When you sit in front of the fireplace does it occur to you that the heat coming out of the fireplace is stored energy from the sun? Likewise, the heat that is given off by burning grass.
The energy of the sun is stored in carbon compounds and then transported around the landscape by these carbon compounds.
Grasses which are 45% carbon, store the energy of the sun in their structure as they grow, then pass it on to life above and below ground.
The warmth of our body and our ability to move is totally reliant on the energy stored in our carbon based food.
HOW IT WORKS
The process of how energy is stored in plants is that during photosynthesis, the carbon in carbon dioxide forms new, and more complex, carbon bonds with other atoms.
What happens is explained in the photosynthesis equation above. The energy of the sun is required for the chemical reaction to remove the carbon from carbon dioxide. The energy of the sun is also used to split water molecules into hydrogen ions and oxygen.
The hydrogen ions then combine with carbon as part of the new molecular structure of carbohydrates contained in plants.
The energy of the sun is stored in the new molecular structures that carbon forms.
More specifically, the energy is stored in the more complex bonds that carbon forms during photosynthesis.
The carbon hydrogen bonds in C6H12O6 contain more energy than the carbon oxygen bonds in CO2.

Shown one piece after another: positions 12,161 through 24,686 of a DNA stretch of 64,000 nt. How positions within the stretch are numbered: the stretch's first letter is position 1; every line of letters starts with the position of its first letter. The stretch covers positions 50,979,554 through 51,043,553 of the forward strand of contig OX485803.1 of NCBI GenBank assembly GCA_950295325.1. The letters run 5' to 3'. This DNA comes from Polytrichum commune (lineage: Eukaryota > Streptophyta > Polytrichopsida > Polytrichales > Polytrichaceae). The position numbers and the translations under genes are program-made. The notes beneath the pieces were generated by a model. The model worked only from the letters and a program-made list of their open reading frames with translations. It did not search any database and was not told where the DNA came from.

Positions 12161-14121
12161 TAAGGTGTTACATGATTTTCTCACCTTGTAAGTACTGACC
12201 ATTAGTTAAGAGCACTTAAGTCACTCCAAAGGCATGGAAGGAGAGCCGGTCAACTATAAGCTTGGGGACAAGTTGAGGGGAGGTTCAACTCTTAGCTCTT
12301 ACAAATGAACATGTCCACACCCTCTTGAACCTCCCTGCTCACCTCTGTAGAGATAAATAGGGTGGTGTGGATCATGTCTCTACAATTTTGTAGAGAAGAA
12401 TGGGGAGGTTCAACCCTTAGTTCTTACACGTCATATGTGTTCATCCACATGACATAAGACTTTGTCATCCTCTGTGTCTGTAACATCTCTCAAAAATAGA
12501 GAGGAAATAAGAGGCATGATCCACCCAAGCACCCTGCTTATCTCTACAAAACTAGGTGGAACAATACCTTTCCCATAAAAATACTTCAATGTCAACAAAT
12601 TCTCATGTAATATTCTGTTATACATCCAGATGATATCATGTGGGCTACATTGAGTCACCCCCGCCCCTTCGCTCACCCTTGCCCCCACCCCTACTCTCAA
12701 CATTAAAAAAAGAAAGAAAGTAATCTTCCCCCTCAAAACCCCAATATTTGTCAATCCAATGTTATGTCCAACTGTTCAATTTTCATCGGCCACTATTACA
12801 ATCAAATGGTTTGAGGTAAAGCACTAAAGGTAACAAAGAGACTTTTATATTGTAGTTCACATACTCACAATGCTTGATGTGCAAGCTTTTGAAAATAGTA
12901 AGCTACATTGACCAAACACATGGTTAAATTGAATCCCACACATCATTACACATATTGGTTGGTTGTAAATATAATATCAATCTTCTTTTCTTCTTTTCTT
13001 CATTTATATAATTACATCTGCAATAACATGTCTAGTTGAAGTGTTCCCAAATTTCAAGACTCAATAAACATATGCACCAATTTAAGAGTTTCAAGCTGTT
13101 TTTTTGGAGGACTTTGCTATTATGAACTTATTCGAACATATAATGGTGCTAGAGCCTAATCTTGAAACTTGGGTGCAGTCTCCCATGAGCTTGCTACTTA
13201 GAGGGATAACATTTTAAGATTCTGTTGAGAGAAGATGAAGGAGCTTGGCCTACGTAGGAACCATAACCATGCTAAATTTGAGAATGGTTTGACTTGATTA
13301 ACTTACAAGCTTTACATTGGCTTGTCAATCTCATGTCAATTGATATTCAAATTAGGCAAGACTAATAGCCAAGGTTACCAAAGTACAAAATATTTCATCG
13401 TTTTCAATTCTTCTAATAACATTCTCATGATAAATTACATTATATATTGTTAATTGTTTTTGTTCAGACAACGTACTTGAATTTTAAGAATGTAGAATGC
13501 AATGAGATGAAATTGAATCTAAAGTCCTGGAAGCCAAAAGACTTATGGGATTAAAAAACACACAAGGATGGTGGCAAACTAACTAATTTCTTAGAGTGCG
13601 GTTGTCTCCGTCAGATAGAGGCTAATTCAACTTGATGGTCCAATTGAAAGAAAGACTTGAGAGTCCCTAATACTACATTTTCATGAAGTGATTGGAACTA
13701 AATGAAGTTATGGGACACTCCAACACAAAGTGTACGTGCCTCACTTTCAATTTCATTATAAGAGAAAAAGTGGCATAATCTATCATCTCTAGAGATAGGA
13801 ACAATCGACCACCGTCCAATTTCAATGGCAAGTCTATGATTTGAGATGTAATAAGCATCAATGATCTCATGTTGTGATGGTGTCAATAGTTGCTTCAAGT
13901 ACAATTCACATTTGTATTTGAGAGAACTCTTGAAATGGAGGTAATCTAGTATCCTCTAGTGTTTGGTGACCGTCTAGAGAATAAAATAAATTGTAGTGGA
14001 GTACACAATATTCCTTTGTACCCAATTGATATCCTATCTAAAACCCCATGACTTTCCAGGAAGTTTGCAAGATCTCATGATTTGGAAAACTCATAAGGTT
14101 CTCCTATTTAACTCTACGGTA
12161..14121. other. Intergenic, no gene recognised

This is what scientists refer to as construction of energy.
During photosynthesis, light energy from the sun is converted into chemical energy.
It is important to remember that energy can’t be created or destroyed, it simply changes from one form to another.
How all life (including soil life) sources energy during consumption is to break these complex bonds and release the energy. To do this, we breathe in the oxygen needed to oxidise the carbon compounds and then breathe out carbon dioxide. It is a case of reversing photosynthesis and converting the carbohydrates back to the more simple structure of carbon dioxide.
If you want to know how actively soil life (including microbes) is consuming organic matter, measure how much carbon dioxide is coming out of the soil.
The more carbon that management allows to come into the paddock, the more energy that is available for rural production and maintenance of paddock health.
The purpose of having this energy debate is to fully appreciate the value of better pasture management i.e. letting plants maximise energy collection through photosynthesis and then making it available to livestock and soil life.